Bulbbul opens in Bengal in 1881, at the wedding of a little girl to a grown man, almost half a century before the first law banning child marriage came into effect. On the way to her new husband’s home, Bulbbul is told a story by her brother-in-law, Satya, a boy around her age. It’s a standard scary folk tale, about a chudail, a female demon, said to live in those parts, who has backwards-facing feet and a thirst for blood. In the next scene, Bulbbul, decked up, sitting on the bed, is visited by not one but two demons: her husband, Indranil, and his intellectually disabled younger brother, Mahendra.
The film jumps 20 years, and resumes in a Dracula frame of mind. Satya (Avinash Tiwary), just returned from his studies abroad, is being driven through a forest in a horse-drawn carriage. Its driver warns of the chudail. Strange noises emanate from the dark. The screen is a feverish purple. Satya is even dressed like Jonathan Harker, in a waistcoat and long jacket. At the mansion, he lights a lone candle and looks around. I half expected Max Schreck or Bela Lugosi to emerge from the shadows.
Satya is reunited with Bulbbul (Tripti Dimri), who was in love with him before he left. She's now the lady of the mansion; Indranil (Rahul Bose) no longer lives with them, and Mahendra (also Bose) is dead, the victim of a mysterious, violent attack. His widow, Binodini (Paoli Dam), has to shave her head and live apart from the rest of the household. Bulbbul has an unsettling fixed smile, one that seems almost cruel when used in the presence of the unhappy Binodini. But as flashbacks start to interrupt the narrative, we learn more about the family and begin to sympathise with Bulbbul.
This is Anvita Dutt’s first film as director; her earlier work has been as a lyricist and writer on films like Queen, Phillauri and Shaandaar. Working with production designer Meenal Agarwal and cinematographer Siddharth Diwan, she directs some impressively hallucinatory sequences. As a screenwriter, though, I wish she’d been bolder. When bad men start dying around Bulbbul, it’s fairly clear where the story is heading. This was fine in Stree, where the lack of suspense was compensated for by manic energy, but not in a film that doesn't quite work as relationship drama or as horror movie. There’s a mysterious character, a doctor named Sudip played by Parambrata Chatterjee, whose unspoken bond with Bulbbul kept me guessing. The rest are predictable, and talented performers like Tiwary and Dam have to work hard to enliven thinly drawn characters.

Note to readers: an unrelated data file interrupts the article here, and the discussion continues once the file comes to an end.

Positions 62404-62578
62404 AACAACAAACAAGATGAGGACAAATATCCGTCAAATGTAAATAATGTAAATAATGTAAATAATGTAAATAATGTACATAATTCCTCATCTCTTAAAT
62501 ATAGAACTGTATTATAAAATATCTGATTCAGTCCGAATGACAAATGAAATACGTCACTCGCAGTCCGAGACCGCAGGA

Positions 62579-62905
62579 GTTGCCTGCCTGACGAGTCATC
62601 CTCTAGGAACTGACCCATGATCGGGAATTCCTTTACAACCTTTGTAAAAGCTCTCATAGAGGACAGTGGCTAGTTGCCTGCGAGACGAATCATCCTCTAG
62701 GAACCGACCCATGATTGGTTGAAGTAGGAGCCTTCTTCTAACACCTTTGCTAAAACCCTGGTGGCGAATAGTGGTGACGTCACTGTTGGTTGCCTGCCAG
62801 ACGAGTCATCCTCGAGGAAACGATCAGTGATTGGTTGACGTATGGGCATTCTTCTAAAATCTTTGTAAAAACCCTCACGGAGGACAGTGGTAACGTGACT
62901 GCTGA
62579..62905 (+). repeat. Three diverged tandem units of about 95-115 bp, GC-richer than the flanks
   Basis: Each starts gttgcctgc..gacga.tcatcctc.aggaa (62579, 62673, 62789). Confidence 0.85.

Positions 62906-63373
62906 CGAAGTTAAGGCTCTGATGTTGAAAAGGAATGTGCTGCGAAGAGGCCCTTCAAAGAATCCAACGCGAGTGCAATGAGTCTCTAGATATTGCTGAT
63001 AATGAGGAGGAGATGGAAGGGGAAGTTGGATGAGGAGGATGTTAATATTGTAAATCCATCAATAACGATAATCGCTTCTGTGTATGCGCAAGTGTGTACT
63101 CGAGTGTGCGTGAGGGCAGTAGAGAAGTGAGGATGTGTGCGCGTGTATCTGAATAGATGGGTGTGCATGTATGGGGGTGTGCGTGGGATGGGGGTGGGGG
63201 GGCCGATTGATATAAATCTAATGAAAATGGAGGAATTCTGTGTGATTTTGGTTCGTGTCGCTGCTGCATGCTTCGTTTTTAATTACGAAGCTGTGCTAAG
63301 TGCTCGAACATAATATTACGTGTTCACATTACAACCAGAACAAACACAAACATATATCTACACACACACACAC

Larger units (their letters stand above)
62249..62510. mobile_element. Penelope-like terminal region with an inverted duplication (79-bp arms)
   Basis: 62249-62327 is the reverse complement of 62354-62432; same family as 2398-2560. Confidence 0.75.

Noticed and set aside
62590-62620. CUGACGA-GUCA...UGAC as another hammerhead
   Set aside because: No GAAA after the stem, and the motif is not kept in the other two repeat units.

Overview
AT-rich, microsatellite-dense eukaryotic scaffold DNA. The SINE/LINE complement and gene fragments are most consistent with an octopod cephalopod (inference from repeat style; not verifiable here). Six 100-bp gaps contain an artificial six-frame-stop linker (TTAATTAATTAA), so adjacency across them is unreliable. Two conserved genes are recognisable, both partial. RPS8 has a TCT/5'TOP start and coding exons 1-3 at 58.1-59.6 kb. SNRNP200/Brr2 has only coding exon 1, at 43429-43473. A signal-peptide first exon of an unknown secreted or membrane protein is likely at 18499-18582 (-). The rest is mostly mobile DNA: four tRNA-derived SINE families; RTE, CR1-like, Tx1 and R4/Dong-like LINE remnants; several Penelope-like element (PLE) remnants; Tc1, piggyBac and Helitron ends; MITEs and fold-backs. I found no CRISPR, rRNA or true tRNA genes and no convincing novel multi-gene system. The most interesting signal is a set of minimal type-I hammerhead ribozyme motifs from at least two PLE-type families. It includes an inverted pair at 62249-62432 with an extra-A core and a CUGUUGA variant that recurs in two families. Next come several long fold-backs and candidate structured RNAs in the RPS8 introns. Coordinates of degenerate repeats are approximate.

Dutt does have a keen eye for the small and large aggressions against women. When he first lays eyes on her, Satya says of Bulbbul: “She’s unkempt. But she’ll do.” Years later, in love with her but jealous of her ease with the doctor, he snaps that she isn’t in purdah when meeting outsiders. Till then, Satya is the film’s hero; his saying this is a way of showing how the instincts of patriarchy are lurking under the surface of even untowardly nice men.
Bulbbul is best thought of in conjunction with two other films by its producer Anushka Sharma. In Pari, Sharma is a victim of a satanic cult with otherworldly powers; in Phillauri, she’s a ghost in limbo. Taken together, these three films are a loose trilogy of supernatural feminine power, each concerned, in its own way, with the injustices women have faced, and continue to face. Phillauri moves towards reconciliation, Bulbbul towards revenge, and Pari – a disturbing and original horror movie – finds unexpected grace in a gesture of sisterly solidarity.
Like Paatal Lok, another Sharma production, Bulbbul’s plot also turns on the depiction of violent crimes against women (the scene that draws out and aestheticizes spousal abuse left me feeling very uneasy). This puts us on Bulbbul’s side, though it would have been more impressive had our sympathies been won through the bravery or ingenuity of the character. Dimri’s implacable smile doesn’t allow Bulbbul much personality – it’s only in the flashbacks that she shows a broader range of emotions. Towards the end of the film, Satya calls the mysterious killer a rakshasa, to which Sudip responds “Devi hai.” The suggestion that a woman must either be demon or goddess to be able to get her way is a provocative one, though beyond the scope of this film.
Bulbbul is streaming on Netflix.